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New Zealand imposes lifetime ban on youths buying cigarettes


New Zealanders enjoy the 2018 Methven Rodeo
A competitor smokes a cigarette at a break during the 2018 Methven Rodeo on October 21, 2018 in Methven, New Zealand.

Kai Schwoerer/Getty


Wellington, New Zealand — New Zealand on Tuesday approved a unique plan to phase out tobacco use by imposing a lifetime ban on young people buying cigarettes. The law states that tobacco can never be sold to anyone born on or after January 1, 2009.

It means that the minimum age to buy cigarettes will continue to increase. In theory, someone trying to buy a pack of cigarettes 50 years from now would need identification to prove she was at least 63.

But health authorities hope that smoking will disappear long before then. They have a stated goal of making New Zealand smoke free by 2025.

The new law also reduces the number of retailers authorized to sell tobacco from approximately 6,000 to 600 and lowers the amount of nicotine allowed in smoked tobacco.

“There is no good reason to allow a product to be sold that kills half the people who use it,” Deputy Health Minister Dr Ayesha Verrall told lawmakers in Parliament. “And I can tell you that we will end this in the future, when we pass this legislation.”

He said the health system would save billions of dollars by not having to treat diseases caused by smoking, such as cancer, heart attacks, strokes and amputations. She said the bill would create generational change and leave a legacy of better health for young people.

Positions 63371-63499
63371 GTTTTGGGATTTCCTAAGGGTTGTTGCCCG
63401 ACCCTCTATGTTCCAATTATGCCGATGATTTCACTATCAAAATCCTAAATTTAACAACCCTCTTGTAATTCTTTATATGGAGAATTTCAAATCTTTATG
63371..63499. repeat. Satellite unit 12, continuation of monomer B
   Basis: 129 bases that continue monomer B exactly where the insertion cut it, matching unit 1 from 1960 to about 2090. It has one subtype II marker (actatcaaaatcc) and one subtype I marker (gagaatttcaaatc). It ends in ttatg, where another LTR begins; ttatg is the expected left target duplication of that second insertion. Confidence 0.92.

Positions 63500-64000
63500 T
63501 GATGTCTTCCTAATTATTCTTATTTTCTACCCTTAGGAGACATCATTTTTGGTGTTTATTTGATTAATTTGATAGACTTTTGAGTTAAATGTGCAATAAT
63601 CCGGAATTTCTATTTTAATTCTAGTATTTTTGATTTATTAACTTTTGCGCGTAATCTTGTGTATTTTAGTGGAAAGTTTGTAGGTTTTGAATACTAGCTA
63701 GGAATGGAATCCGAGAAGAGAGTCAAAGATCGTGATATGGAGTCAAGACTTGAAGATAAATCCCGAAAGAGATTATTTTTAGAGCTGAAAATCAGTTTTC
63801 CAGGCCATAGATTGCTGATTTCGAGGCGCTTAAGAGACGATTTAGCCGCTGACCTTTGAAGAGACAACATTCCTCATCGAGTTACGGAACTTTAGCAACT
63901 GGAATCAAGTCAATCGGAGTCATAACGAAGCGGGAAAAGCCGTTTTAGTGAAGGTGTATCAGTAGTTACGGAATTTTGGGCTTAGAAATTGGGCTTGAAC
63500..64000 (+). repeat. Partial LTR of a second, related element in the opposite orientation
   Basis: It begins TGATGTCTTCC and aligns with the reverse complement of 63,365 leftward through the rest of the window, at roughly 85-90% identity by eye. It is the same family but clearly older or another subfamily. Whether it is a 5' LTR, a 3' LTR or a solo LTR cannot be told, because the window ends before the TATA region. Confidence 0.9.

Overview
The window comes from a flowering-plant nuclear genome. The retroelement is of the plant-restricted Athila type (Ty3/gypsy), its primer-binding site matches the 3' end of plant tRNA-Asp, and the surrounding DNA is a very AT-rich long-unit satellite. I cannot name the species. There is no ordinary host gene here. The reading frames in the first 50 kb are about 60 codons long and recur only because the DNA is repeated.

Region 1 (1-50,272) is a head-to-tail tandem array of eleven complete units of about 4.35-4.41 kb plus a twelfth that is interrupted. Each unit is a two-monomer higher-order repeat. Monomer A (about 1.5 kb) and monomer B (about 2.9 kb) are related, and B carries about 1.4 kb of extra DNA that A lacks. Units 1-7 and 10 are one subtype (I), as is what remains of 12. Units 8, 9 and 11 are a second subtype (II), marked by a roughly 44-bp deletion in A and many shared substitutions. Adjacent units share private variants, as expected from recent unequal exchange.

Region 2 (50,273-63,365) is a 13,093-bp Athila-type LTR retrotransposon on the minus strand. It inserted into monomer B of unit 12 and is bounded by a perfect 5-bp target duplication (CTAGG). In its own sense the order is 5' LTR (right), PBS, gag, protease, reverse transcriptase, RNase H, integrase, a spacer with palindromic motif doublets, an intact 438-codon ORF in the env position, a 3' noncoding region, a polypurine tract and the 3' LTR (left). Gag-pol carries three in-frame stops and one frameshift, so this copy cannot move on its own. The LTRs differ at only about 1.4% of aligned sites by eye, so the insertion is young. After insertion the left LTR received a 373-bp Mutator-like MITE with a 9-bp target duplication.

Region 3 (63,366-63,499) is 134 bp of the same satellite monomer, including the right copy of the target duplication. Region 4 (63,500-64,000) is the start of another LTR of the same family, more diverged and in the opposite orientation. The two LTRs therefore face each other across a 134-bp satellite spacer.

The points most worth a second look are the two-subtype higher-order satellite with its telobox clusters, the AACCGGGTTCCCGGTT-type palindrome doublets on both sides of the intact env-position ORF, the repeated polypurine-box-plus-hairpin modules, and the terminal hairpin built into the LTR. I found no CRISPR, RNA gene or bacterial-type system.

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Lawmakers voted along party lines in approving the legislation 76 to 43.

The libertarian ACT party, which opposed the bill, said many small shops, known in New Zealand as dairies, would close because they could no longer sell cigarettes.

“We oppose this bill because it’s a bad bill and its politics are bad, straight and simple,” said Brooke van Velden, deputy leader of ACT. “There will be no better results for the New Zealanders.”

She said the phased ban amounted to a “nanny state ban” that would end up creating a huge black market. She said that the ban never worked and always ended with unintended consequences.

The law does not affect vaping, which has already become more popular than smoking in New Zealand.

Statistics New Zealand reported last month that 8% of New Zealand adults smoked daily, up from 16% ten years ago. Meanwhile, 8.3% of adults vaped daily, up from less than 1% six years ago.


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Smoking rates continue to be highest among indigenous Maori, with around 20% reporting that they smoke.

New Zealand already restricts the sale of cigarettes to those over 18 years of age, requires that tobacco packs come with graphic health warnings and that cigarettes be sold in standardized packs.

In recent years, New Zealand has also imposed a series of heavy tax increases on cigarettes.

The law change was welcomed by various health agencies. Health Coalition Aotearoa said the new law represented the culmination of decades of hard advocacy by health and community organisations.



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